*Wuthrow explores the effects of religious involvement on patterns of civic engagement.

* the newer (evangelical) religious denominations make a more modest civic contribution than do the older variants of American Protestantism that they have replaced. These denominations tend to channel *Skocpol examines changes over time in the universe of voluntary associations, with a focus on the withering of national membership federations and the development and growth of advocacy groups arising from social movements of the 60s.

*she attributes alterations to changes in the political opportunity structure, new methods and models for building and maintaining organizations, shifts in social class relationships, and evolving race relations and gender roles.

*an alternative approach for examining social capital formation is provided by Rahn, Brehm, and Carlson. They use survey data to examine how social capital may be generated through participation in a national election.

*they suggest that participation in the shared ritual and organized contention of national elections can strengthen Americans’ sense of political efficacy and social solidarity.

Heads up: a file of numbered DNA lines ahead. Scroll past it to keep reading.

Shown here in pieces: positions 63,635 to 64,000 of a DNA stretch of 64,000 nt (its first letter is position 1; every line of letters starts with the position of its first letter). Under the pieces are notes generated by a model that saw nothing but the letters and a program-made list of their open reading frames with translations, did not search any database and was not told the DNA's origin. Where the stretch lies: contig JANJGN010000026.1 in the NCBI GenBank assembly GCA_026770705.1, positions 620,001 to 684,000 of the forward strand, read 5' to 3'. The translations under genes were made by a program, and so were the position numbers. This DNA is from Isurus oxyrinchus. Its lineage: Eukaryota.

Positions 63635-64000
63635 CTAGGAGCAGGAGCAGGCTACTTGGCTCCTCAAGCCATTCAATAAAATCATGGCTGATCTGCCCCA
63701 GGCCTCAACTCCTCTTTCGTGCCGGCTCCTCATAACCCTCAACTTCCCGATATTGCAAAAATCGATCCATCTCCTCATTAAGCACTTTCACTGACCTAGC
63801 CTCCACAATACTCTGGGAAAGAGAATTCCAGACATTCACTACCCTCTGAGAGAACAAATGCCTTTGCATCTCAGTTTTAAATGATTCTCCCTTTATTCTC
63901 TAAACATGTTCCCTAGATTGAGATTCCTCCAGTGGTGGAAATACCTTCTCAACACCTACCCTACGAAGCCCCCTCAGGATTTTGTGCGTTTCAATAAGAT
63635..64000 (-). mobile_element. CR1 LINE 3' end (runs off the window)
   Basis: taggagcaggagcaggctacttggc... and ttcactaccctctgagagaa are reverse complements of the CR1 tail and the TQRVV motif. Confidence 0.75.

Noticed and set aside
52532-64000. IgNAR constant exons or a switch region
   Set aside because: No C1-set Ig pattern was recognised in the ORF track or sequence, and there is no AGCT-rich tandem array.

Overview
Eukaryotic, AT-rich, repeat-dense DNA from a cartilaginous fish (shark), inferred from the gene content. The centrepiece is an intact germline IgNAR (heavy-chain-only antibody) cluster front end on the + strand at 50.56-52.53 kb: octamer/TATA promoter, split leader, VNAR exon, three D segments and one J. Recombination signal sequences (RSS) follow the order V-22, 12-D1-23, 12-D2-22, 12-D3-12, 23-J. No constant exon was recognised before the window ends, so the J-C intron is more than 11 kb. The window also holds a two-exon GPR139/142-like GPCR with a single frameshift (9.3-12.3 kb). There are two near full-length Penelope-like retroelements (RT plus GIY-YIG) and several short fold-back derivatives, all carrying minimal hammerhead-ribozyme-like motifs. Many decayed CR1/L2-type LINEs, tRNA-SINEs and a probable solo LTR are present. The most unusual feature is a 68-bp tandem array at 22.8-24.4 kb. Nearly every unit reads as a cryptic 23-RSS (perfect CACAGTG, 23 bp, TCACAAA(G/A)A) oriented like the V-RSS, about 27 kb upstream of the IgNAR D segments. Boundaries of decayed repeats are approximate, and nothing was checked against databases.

*patterns of civic engagement are generally assessed as a positive contribution to society, but negative consequences may flow from political participation.

*Fiorina points out possible negative consequences from activism by extremists. Argues that political participation tends to be dominated by extremists, rather than typical citizens, by people who are strongly issue-oriented in contrast with those who are often uninformed, somewhat indifferent, but nevertheless collectively solid.

*Schlozman, Verba, and Brady examine inequalities in civic participation and consider the biases that these bring to the political system.

Dietlind Stolle and Marc Hooghe, “Inaccurate, exceptional, one-sided or irrelevant? The debate about the alleged decline of social capital and civic engagement in Western democracies”, British Journal of Political Science 35 (2005), pp. 149-167.

‘Summary: this is a review article of the social capital debate. It addresses studies (such as Putnam’s Bowling Alone, 2000) that that not only describe and document an erosion of traditional integration mechanisms, but also interpret this evolution as a fundamental threat to the survival of healthy communities and democratic political systems (i.e. ‘the decline thesis’).



Important Insight: It presents four distinct modes of criticism of the decline thesis: